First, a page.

The story appears on

Page A6

October 7, 2009

GET this page in PDF

Free for subscribers

View shopping cart

Related News

Home » World

Pollution linked to appendix problems

SHORT-TERM exposure to air pollution could trigger appendicitis in adults, possibly because pollutants cause inflammatory responses, according to a Canadian study published on Monday.

Researchers found that people exposed to nitrogen dioxide for a week during June, July and August -- when levels of the pollutant are at their highest -- were almost twice as likely to come down with the potentially deadly condition as those who had no exposure.

Those over 64 were more than four times more likely to develop appendicitis under the same conditions.

Nitrogen dioxide is most usually produced by traffic and causes most health problems during summer months.

The Canadian team -- led by Dr Gilaad Kaplan of the University of Calgary -- studied the cases of 5,191 people admitted with appendicitis at three adult hospitals in Calgary, Alberta, over a seven-year period.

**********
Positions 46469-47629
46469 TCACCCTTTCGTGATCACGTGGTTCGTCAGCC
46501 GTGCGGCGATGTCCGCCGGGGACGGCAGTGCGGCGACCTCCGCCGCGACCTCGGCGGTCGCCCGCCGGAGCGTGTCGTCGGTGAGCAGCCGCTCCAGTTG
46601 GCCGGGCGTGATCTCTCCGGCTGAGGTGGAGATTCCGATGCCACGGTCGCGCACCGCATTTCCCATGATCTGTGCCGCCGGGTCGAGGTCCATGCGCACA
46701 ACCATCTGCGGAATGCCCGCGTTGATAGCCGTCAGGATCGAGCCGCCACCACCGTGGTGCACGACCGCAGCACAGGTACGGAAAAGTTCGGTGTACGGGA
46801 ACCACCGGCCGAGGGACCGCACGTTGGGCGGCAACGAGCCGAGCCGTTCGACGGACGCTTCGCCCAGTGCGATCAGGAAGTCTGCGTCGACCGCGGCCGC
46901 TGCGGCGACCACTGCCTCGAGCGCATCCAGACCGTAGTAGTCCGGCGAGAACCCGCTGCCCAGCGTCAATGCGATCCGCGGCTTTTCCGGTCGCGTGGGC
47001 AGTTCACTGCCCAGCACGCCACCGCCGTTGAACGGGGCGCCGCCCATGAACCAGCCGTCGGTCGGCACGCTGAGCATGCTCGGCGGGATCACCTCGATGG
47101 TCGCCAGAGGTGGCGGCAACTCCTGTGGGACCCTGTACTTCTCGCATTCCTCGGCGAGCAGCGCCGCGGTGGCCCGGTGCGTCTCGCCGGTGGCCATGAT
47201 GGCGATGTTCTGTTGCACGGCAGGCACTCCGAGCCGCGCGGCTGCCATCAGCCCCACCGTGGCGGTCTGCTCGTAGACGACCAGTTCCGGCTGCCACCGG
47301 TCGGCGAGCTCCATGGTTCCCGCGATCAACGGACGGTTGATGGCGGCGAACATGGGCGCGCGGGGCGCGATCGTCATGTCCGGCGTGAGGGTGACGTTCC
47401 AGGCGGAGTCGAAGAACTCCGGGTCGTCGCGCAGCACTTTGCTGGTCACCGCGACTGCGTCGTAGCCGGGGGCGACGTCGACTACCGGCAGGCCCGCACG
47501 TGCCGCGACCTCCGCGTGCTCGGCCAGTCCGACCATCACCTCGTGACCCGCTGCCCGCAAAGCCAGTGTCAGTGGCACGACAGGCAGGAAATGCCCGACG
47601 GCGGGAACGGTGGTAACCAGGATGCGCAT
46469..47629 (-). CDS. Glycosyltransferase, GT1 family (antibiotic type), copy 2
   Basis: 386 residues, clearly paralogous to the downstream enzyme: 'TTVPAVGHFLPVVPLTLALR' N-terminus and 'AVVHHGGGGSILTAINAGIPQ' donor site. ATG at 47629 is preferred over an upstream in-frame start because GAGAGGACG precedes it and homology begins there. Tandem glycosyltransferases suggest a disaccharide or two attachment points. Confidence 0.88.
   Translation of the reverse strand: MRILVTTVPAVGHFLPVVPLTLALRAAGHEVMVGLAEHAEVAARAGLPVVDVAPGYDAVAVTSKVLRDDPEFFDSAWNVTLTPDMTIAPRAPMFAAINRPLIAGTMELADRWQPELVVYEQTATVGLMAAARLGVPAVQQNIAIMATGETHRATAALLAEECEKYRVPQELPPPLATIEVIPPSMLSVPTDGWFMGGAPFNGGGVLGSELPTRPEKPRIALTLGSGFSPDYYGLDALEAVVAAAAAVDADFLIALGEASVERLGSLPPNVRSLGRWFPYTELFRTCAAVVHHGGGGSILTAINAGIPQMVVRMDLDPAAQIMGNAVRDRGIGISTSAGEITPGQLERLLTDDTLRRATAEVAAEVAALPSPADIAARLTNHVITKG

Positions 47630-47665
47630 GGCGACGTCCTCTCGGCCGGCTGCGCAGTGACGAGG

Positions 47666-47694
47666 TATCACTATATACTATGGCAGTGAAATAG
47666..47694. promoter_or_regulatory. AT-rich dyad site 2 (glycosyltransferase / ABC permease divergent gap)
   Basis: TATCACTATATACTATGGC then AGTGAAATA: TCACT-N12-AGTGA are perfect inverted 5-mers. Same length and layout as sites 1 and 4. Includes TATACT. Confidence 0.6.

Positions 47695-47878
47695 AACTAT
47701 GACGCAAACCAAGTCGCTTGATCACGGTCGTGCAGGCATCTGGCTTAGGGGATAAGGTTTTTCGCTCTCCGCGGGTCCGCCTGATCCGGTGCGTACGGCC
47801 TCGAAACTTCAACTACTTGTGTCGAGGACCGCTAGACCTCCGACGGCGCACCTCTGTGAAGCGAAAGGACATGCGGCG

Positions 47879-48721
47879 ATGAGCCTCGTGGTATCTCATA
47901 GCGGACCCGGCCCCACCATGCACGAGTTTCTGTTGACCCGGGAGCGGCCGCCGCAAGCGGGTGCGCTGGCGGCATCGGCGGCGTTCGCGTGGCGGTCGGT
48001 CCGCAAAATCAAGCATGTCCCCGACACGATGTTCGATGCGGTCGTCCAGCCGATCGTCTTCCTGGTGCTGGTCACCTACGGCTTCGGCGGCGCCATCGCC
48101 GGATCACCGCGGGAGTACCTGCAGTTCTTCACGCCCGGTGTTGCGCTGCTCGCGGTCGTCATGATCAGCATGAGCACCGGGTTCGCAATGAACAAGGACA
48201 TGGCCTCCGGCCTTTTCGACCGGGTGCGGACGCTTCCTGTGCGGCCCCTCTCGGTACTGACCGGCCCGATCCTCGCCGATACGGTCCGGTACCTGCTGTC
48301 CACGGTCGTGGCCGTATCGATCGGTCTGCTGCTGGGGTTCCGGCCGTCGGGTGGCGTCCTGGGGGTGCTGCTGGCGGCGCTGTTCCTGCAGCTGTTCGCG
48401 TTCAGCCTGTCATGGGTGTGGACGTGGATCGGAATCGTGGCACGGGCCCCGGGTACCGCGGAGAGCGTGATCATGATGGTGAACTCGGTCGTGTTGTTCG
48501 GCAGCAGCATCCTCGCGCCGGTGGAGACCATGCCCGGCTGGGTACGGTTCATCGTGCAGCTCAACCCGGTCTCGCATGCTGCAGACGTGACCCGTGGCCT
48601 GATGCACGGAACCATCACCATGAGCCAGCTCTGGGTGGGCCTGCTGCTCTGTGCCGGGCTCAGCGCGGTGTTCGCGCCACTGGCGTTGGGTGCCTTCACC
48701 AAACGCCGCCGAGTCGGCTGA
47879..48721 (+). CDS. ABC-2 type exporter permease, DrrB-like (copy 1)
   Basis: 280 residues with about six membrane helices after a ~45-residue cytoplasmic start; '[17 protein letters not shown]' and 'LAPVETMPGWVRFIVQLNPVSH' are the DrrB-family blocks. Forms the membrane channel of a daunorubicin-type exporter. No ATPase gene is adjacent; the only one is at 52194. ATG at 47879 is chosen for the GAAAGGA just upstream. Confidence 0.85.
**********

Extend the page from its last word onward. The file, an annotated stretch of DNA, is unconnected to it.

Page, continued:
Kaplan said 52.5 percent of overall admissions occurred between April and September, the warmest months of the year in Canada, when people are more likely to be outside.

Appendectomies are among the most common surgeries that are performed in United States and Canada, where one in 12 people have a chance of developing appendicitis.

"Even though the outcomes of the operations are actually really good, because it's such a serious condition if it's missed ... it actually is a significant burden to the health-care system," Kaplan told Reuters.

"The one thing we know about air pollution is that it's modifiable and so if there is a potential link then maybe we could improve air quality and prevent some cases."

The link between air pollution and appendicitis was more marked in men, possibly because they worked more outdoors. Kaplan wants to study the phenomenon further in an attempt to confirm the initial findings.

Most medical specialists believe appendicitis is caused by obstruction of the appendix opening but Kaplan's team said this theory did not explain the trends of appendicitis in developed and developing countries.

Appendicitis cases increased dramatically in industrialized countries in the 19th and early 20th centuries. They then decreased in the middle and late 20th century, a period that coincided with legislation to boost air quality.


Copyright © 1999- Shanghai Daily. All rights reserved.Preferably viewed with Internet Explorer 8 or newer browsers.

沪公网安备 31010602000204号

Email this to your friend